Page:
and why do we do so in the below question?

The Carson family will purchase three used cars. There are two models of cars available, Model A and Model B, each of which is available in four colors: blue, black, red, and green. How many different combinations of three cars can the Carsons select if all the cars are to be different colors?

a) 24
b) 32
c) 48
d) 60
e) 192
Expert Post
Math Expert
User avatar
Joined: 02 Sep 2009
Posts: 23422
Followers: 3619

Kudos [?]: 28988 [0], given: 2874

Re: A Coach is filling out the starting lineup for his indoor [#permalink] New post 09 Jun 2014, 08:20
Expert's post
cumulonimbus wrote:
Bunuel wrote:
Rohan_Kanungo wrote:
Why cant we solve this by simple number theory?? If we use that approach then the answer changes
first we will have the 2 goalies, then 8 choices for first defender, then 7 choices for second defender and so on and so forth.
This would give us the answer as 2*(8*7)*(6*5)*4 = 13440

I know this is wrong answer but can someone please help me understand why this approach is wrong. Just because we are considering each position at a time?


The point is that the number of ways to select 2 out of 8 is NOT 8*7=56 it's C^2_8=28 and the number of ways to select 2 out of 6 is NOT 6*5=30 it's C^2_6=15.

Hope it's clear.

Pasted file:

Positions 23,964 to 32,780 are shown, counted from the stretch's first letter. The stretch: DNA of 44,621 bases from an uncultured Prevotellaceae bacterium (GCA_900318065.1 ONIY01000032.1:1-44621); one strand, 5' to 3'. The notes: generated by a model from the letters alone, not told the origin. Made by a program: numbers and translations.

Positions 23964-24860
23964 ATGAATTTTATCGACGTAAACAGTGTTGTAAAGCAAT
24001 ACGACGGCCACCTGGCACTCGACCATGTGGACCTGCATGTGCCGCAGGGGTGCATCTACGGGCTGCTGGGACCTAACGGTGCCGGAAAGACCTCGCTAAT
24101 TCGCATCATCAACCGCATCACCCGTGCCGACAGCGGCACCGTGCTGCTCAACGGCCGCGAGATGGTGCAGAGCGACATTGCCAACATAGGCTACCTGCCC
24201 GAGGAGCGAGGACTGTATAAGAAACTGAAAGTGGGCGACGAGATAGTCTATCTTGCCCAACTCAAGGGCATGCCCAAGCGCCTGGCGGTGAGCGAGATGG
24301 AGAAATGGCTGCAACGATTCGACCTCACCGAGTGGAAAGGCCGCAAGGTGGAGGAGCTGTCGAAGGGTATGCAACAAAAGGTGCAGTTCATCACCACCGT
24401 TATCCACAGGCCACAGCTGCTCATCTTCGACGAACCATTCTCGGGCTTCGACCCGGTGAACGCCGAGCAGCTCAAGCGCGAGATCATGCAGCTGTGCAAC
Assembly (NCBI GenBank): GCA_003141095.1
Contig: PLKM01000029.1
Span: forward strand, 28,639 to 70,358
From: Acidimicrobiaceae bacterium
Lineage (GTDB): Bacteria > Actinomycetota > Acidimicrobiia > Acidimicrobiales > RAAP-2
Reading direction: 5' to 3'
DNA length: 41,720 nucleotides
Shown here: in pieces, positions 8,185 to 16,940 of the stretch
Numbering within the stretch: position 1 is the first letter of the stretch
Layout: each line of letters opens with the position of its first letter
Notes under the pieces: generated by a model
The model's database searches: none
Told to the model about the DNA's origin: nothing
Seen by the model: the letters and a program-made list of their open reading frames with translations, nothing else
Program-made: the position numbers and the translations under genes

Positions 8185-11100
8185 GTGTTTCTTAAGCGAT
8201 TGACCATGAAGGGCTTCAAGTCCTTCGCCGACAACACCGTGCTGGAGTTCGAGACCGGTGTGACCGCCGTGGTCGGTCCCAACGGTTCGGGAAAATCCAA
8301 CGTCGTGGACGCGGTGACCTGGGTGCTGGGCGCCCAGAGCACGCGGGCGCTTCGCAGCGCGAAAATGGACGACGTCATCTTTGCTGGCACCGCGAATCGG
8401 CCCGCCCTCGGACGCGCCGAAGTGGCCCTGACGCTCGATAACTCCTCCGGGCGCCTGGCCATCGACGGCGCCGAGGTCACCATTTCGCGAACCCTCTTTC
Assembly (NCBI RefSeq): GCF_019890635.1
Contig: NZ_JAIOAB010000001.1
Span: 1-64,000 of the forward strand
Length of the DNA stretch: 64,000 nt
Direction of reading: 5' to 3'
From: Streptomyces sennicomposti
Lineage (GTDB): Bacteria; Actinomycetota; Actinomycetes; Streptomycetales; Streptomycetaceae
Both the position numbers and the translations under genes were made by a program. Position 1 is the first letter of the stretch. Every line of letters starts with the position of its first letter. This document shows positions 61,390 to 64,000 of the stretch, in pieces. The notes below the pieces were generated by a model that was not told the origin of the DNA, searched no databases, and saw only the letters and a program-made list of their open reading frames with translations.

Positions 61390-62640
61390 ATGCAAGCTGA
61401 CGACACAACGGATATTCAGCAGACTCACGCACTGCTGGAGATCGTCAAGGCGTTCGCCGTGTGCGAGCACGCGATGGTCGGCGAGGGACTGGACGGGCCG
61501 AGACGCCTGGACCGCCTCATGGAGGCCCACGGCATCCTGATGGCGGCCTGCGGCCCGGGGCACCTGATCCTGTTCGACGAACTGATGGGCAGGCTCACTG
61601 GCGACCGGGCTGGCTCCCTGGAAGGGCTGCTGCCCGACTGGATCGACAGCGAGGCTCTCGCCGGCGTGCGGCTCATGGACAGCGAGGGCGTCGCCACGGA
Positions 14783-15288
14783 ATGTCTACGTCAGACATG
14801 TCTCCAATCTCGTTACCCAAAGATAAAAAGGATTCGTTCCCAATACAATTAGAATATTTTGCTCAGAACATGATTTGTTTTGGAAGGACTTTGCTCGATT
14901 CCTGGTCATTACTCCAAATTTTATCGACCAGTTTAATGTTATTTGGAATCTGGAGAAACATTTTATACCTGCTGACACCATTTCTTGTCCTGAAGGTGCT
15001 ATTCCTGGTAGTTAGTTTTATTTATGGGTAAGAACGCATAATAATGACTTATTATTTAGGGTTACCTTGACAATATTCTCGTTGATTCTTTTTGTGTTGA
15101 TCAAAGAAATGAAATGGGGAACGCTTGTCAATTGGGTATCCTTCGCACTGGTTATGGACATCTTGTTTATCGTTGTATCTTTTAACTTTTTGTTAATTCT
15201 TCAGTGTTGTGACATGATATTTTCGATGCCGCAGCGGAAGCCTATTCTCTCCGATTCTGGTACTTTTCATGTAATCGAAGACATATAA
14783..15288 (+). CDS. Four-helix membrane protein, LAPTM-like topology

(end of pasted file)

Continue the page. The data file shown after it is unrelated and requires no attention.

Hi Bunnel,

In this question why we not dividing by 3! ?

2c1 * {(8c2*6c2*4c1)/3!}

and why do we do so in the below question?

The Carson family will purchase three used cars. There are two models of cars available, Model A and Model B, each of which is available in four colors: blue, black, red, and green. How many different combinations of three cars can the Carsons select if all the cars are to be different colors?

a) 24
b) 32
c) 48
d) 60
e) 192


Because for this case the order of the selection matters: A = defense, B = midfield, C = forward is different from B = defense, A = midfield, C = forward, ... Therefore here we don't need factorial correction. While for "Carson family" problem Blue A/Black A/Red A is the same as Black A/Red A/Blue A...

Hope it's clear.

P.S. You can solve the second question with another approach described here: the-carson-family-will-purchase-three-used-cars-there-are-128876.html#p1056566
_________________

NEW TO MATH FORUM? PLEASE READ THIS: ALL YOU NEED FOR QUANT!!!

PLEASE READ AND FOLLOW: 11 Rules for Posting!!!

RESOURCES: [GMAT MATH BOOK]; 1. Triangles; 2. Polygons; 3. Coordinate Geometry; 4. Factorials; 5. Circles; 6. Number Theory; 7. Remainders; 8. Overlapping Sets; 9. PDF of Math Book; 10. Remainders; 11. GMAT Prep Software Analysis NEW!!!; 12. SEVEN SAMURAI OF 2012 (BEST DISCUSSIONS) NEW!!!; 12. Tricky questions from previous years. NEW!!!;

COLLECTION OF QUESTIONS:
PS: 1. Tough and Tricky questions; 2. Hard questions; 3. Hard questions part 2; 4. Standard deviation; 5. Tough Problem Solving Questions With Solutions; 6. Probability and Combinations Questions With Solutions; 7 Tough and tricky exponents and roots questions; 8 12 Easy Pieces (or not?); 9 Bakers' Dozen; 10 Algebra set. ,11 Mixed Questions, 12 Fresh Meat